Most people know Mike Donehey for his singing and songwriting. But the children Mike sponsors know him for another reason: his letters of encouragement.
Mike has been sponsoring children through Compassion since 2000, when he chose his first child at a music festival. Then he and his fellow band members in Tenth Avenue North partnered with Compassion to help even more children living in poverty. While visiting child development centers at local churches in the Dominican Republic and Honduras, Mike has heard firsthand how incredibly meaningful sponsors’ letters are to children.
So even though Mike’s a busy guy, he and his family find time to write to the children they sponsor. Tenth Avenue North played its final show earlier this year after 20 years performing together. But Mike is still working hard at music — pouring his talent and time into his career as a solo artist. He just released a new album called “Flourish” in August. He’s also writing his second book and has a podcast.
“I wrote more songs last year than I’d ever written,” Mike says. “I kind of write songs as therapy a bit. I have a friend who calls them lifeboats — songs are like lifeboats that we construct so that we and other people can cling to them when we need them.”
That analogy is similar to the way many children and alumni describe letters from their sponsors. They’re like lifeboats keeping them from drowning in hopelessness. So whether writing songs or writing letters, Mike realizes he’s throwing a lifeboat to someone who just might be sinking that day.
And Mike reminds himself that he doesn’t have to “write a book” to the children he sponsors. He dashes off short notes to them when he can.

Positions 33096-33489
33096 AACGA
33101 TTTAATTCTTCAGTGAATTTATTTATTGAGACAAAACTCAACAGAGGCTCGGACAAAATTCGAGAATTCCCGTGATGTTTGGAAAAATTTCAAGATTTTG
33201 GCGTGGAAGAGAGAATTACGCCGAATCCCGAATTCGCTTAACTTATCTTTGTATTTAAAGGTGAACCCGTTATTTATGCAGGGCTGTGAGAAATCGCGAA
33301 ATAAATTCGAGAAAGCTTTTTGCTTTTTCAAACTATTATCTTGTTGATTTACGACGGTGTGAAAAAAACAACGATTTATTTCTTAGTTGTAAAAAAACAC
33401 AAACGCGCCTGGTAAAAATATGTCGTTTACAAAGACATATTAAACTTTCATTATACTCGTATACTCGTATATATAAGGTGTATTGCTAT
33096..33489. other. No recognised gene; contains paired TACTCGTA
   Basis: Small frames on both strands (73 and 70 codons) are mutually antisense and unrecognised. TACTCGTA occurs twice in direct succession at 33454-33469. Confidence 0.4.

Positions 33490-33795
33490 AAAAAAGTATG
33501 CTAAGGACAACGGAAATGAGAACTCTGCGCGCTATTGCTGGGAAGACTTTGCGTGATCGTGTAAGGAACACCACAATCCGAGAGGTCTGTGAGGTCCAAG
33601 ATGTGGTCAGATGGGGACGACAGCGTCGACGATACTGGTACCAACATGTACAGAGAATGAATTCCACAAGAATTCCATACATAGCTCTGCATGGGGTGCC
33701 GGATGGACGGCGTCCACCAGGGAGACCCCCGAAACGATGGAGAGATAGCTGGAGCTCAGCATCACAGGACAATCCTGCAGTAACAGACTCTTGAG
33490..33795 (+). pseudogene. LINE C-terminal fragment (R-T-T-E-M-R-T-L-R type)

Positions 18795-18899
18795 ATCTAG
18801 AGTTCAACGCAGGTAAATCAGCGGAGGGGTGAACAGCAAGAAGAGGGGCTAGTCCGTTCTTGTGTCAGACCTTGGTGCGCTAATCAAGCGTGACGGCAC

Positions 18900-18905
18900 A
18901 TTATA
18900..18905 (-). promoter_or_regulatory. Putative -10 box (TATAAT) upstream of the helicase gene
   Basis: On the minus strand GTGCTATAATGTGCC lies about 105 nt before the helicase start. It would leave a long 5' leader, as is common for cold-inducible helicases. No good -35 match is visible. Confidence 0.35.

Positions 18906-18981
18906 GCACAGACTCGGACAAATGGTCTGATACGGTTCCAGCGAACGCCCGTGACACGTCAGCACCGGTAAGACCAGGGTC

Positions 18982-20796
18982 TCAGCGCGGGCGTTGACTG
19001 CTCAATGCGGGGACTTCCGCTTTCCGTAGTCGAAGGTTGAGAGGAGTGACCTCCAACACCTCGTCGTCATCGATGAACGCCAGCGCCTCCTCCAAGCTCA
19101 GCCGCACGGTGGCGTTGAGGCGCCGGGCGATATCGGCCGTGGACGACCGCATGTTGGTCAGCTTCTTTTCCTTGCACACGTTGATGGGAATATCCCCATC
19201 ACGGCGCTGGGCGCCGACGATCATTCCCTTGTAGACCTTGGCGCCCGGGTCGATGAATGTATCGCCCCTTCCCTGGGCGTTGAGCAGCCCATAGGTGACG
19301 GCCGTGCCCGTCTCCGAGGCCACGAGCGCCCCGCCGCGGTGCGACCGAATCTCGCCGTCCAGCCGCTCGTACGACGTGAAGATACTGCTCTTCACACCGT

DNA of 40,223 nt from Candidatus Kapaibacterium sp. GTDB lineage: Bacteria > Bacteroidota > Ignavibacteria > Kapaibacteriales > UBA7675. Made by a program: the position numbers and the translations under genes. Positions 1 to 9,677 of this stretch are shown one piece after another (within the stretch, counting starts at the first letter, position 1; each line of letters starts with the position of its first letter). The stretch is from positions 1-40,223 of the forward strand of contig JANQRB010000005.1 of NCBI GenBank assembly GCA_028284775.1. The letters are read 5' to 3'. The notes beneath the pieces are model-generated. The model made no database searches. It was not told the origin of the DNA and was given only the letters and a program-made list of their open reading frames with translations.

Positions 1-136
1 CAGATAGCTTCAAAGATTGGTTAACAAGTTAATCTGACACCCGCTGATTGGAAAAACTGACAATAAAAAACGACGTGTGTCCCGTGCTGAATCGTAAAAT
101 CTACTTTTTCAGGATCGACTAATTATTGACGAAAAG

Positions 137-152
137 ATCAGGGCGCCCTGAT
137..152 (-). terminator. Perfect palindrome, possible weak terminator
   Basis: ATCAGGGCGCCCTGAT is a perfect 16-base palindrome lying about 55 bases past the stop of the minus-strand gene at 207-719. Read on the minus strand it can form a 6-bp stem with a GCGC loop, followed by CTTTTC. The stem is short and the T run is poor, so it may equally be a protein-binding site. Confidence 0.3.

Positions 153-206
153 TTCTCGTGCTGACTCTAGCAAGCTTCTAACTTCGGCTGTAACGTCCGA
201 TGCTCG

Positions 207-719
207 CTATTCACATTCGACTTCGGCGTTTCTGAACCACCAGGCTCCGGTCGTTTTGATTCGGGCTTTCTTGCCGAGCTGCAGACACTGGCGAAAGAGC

“The app has been the greatest saving grace for me in the world,” he says. “[For] two reasons: One, you can go in and you can read the correspondence — the entire history of your letters back and forth. And so that really helps me because I can remember, OK, these are the questions I’ve asked. These are the questions they’ve asked me. These are the things we’ve talked about, these are the things that I’ve asked for prayer about. So it just really helped. … And the second thing is, it’s super easy to include photos.”
And Mike points out that you don’t have to write super frequently to make a difference. In fact, Mike says he feels like a bad letter writer — a common sentiment among sponsors.
“To be honest, I feel like I do a terrible job.”
But children in our program say it again and again: Even one letter from their sponsor can be life changing. So Mike hopes that he can be of some encouragement to his fellow sponsors when it comes to letter writing frequency:
“To a lot of people, it feels like pressure. … But the thing of it is, every kid tells me it doesn’t matter: I’d rather have one letter than no letters.”
So that’s why (and how) this busy father, husband, musician and author makes time to write to Ariel in Bolivia, Davi in Togo, and Ashley and Jade in the Dominican Republic. He knows the power of words to uplift — even if it’s only a few words at a time.
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